Strathmore Rodeo School hosts fourth annual workshop

·3 min read

Strathmore’s annual rodeo school returned last week for its fourth year of operation, with administrators excited to see another year of success.

The rodeo school saw athletes coming out to the Strathmore rodeo grounds for four days of instruction from industry professionals to help better their game and pique interest in a variety of rodeo sports.

Scott Schiffner, former professional bull rider, was asked to assist in coaching the Strathmore Rodeo School since its inception.

“I’ve worked with the Johansen brothers for years actually, they got me started in rodeo with one of their schools way back in the steer riding days and as I progressed over time, they kind of slowly asked me to help them with their schools,” said Schiffner. “I’ve been helping them now for just about 15 years, so just seemed like a good fit, right at home for all of us originally from Strathmore. It’s nice to do something like this in your hometown.”

The rodeo school originally started with bull riding only in its first year and has been adding events to its roster in the years following.

Now, students can come out to experience and practice bareback, bronc riding, barrel racing and breakaway roping. The lattermost of which is a new addition to the school this year.

Each of the events, Schiffner said, is instructed by different industry professionals with appropriate experience in the events.

“It’s really important to me. Over the years, rodeo … (has) given me pretty much everything I have in life, so it’s nice to give back to it,” said Schiffner. “We really take it upon ourselves to try to get the kids off on the right foot and put them on the right stock, and then help them the best we can. The more it grows, the more it helps the sport and the longer the sport can live. Hopefully, over time, some of these kids can go on to make a very successful living as being bull riders.”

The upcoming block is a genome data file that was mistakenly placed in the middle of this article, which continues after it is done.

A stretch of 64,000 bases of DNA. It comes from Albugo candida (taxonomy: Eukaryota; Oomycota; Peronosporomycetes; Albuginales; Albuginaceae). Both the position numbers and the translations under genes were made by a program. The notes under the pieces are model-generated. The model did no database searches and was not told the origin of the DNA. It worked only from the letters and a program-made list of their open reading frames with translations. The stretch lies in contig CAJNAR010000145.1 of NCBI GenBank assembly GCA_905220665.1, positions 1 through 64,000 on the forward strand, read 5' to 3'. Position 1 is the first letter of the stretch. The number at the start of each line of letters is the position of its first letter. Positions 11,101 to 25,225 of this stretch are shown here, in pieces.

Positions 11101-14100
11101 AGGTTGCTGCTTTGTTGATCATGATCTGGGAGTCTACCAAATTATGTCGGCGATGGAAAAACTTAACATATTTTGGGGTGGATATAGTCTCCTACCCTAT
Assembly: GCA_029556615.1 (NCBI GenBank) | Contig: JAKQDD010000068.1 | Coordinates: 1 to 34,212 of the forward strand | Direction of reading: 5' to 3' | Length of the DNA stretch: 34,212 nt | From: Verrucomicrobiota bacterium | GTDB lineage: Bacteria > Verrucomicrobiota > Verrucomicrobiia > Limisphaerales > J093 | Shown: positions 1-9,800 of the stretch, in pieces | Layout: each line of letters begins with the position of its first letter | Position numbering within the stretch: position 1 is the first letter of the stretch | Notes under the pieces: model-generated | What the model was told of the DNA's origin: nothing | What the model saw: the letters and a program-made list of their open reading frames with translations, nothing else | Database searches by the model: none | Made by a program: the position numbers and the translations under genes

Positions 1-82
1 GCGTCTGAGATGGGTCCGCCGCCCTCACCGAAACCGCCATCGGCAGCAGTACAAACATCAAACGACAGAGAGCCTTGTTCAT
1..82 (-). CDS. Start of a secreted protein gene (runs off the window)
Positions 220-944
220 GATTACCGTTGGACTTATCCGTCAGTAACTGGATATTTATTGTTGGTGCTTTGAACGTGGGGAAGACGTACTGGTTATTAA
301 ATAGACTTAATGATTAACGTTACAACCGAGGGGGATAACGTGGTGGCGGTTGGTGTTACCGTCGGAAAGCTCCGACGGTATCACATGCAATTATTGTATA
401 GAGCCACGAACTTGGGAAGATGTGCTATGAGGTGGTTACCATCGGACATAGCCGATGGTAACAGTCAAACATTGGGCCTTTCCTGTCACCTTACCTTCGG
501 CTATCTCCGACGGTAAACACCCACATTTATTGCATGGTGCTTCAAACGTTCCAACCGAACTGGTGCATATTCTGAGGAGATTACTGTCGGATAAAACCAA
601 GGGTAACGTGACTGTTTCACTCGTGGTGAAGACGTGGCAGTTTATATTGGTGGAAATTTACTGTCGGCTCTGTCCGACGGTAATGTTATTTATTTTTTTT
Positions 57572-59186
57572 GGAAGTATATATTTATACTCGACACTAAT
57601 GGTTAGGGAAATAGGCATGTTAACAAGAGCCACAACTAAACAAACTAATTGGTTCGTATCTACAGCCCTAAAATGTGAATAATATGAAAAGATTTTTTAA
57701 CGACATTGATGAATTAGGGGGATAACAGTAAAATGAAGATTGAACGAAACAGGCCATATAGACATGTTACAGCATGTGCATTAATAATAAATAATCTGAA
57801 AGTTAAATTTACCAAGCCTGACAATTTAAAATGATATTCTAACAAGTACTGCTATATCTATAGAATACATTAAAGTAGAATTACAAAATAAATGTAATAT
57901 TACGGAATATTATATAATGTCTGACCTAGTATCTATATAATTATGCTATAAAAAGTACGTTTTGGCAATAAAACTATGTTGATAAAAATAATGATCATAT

Schiffner did clarify the goal of the school is not necessarily to train the next world class athletes, but to introduce youth to the sport and give them a good experience to take away from.

Though each of the students who come out are different and have varying levels of comfort in the ring, he added a highlight of being able to put on the school is simply to see the growth experienced by the kids who come out in such a short period of time.

“I think the biggest thing is just seeing the growth in the kids and seeing them overcome their barriers. We have kids who show up here who have never been on (a bull) and by the end of the day … they’ve now been on maybe six bulls and their confidence is really improving in that,” said Schiffner. “Some of the more advanced kids that show up too, we help them with little things, tweak little things and all of a sudden, it’s like the light bulb goes on. For me, it’s just seeing them grow and just seeing, what they realize they can do and what they can accomplish.”

John Watson, Local Journalism Initiative Reporter, Strathmore Times